The Risk of Overconfidence
Maybe you have come across a leader who was always fully confident in his own abilities and decisions. That is scary! People that are always confident often have no clue what they are talking about. This effect even has its own name, the Dunning-Kruger effect, named after David Dunning and Justin Kruger and their study in 1999.
The less someone knows about a topic, the less he knows about the myriad of things that can go wrong, and hence the more he believes in his own abilities. Similarly, a very skilled person can see all the potential troubles, and therefore underestimate his ability to perform. Low-ability people do not realize their incompetence, whereas high-ability people think that others surely must know this too, and hence can do it too.
This Dunning-Kruger effect has been tested widely on things like the skill in reading, driving, medicine, tennis, chess, and more. Interestingly, while the effect is strong in North America, it is nonexistent or even reverse in Japan, where everybody is expected to fail unless they don’t.
Psychopaths in Leadership
Psychopaths are much more common in management than in the normal population. About 1% of the population are psychopaths, but between 3% and 10% of managers had clinically significant psychopathy. (Another frequently cited study with 21% psychopaths in leadership was retracted after publication, see below for source). While 10% does not mean that every manager is a psychopath as some sensationalist news put it, it is a significant number.
Psychopaths may be attracted to management as they seek power and influence, but their ability to appear confident often helps them to get promoted to higher positions, where they then wreak havoc on the performance of the company. Please do not turn into a psychopath. However, appearing confident will not only help with your leadership but also with your career.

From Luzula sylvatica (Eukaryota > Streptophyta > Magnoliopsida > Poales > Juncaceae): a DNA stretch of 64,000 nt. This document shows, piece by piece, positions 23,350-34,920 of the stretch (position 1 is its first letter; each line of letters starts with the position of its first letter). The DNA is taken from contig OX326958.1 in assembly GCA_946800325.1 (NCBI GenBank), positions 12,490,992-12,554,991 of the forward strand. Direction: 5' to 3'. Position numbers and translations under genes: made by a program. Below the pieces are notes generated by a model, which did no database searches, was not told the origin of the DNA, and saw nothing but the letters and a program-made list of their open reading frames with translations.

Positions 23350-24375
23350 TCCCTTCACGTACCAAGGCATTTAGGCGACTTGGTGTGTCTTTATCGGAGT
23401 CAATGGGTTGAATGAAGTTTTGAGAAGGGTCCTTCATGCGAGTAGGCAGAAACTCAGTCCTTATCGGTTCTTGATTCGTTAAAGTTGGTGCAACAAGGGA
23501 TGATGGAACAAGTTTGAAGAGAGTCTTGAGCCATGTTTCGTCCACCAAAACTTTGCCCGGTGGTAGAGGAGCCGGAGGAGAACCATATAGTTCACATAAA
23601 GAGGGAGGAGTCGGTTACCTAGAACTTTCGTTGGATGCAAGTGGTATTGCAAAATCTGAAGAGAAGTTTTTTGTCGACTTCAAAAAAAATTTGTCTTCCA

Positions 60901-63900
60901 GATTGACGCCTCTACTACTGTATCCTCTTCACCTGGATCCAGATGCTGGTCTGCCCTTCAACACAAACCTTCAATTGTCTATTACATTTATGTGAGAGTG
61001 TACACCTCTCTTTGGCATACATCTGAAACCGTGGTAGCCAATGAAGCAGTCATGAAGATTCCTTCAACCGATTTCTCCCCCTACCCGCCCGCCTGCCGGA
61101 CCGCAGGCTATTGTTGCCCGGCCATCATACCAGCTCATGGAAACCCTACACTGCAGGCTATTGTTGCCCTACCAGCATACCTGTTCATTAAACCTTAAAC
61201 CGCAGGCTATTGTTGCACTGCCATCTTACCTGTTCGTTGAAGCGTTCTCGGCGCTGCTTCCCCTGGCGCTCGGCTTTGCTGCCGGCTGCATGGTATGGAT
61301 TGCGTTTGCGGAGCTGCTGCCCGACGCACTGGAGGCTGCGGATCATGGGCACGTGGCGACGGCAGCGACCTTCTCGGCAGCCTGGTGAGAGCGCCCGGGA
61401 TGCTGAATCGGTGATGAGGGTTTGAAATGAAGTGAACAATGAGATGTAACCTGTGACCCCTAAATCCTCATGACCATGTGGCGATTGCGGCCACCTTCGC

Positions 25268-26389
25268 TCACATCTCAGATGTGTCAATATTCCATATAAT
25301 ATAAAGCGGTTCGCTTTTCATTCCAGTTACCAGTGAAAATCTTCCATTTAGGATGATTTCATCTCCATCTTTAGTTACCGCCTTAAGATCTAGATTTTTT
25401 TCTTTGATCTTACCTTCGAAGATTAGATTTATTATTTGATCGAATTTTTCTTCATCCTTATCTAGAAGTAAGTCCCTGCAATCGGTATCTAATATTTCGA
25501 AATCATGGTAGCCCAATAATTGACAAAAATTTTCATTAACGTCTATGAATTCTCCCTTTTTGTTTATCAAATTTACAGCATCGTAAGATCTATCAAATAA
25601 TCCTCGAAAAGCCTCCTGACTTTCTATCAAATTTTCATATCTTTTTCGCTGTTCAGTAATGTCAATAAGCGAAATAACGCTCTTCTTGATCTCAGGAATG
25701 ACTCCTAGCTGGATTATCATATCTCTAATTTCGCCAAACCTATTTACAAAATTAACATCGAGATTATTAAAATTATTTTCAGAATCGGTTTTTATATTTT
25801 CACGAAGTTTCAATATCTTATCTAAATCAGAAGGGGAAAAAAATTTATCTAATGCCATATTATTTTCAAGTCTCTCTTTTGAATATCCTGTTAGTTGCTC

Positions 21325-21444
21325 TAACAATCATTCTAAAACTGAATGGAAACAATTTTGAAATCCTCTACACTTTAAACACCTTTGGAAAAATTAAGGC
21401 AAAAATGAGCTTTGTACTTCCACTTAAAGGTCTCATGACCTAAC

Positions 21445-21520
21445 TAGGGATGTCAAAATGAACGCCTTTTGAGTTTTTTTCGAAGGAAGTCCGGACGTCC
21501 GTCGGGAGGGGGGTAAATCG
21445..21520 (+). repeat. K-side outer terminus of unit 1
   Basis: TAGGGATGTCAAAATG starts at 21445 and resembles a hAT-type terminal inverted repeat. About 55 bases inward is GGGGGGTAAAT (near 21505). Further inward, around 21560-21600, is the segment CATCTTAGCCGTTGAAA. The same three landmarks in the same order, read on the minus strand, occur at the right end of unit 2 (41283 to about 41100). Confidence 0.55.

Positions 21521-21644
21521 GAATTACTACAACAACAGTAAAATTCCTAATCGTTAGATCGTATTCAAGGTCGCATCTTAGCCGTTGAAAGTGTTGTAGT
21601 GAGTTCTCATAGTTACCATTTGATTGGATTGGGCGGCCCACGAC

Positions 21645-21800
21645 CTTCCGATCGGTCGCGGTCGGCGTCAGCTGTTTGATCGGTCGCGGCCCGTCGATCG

Having Confidence in Others
Having confidence yourself is difficult enough (unless you are a psychopath). It is even more difficult if the people around you constantly question your decisions and increase insecurity and doubt. Hence, you yourself can do your part by trusting your people. In many cases, your people know their area of work better than you do, and hence can make better decisions.
Will it always be the right decision? Surely not, as they also have to work with their uncertainty. But you can help them by trusting them, in particular the experienced employees with a proven track record. If it is a newbie with no experience, feel free to question and probe his decisions, but do not make life tougher than it already is for people who know what they do.
Hence, know that making decisions involves uncertainty, and that you have to consider this when making a decision. But do not mull over your own insecurities; instead, try to appear confident to others and try to support others in their confidence. Now, go out, lead with confidence, and organize your industry!
Source of the RETRACTED article
Nathan Brooks & Katarina Fritzon: RETRACTED ARTICLE: Psychopathic personality characteristics amongst high functioning populations, Crime Psychology Review Vol. 2 No. 11 Pages 22-44, 2016.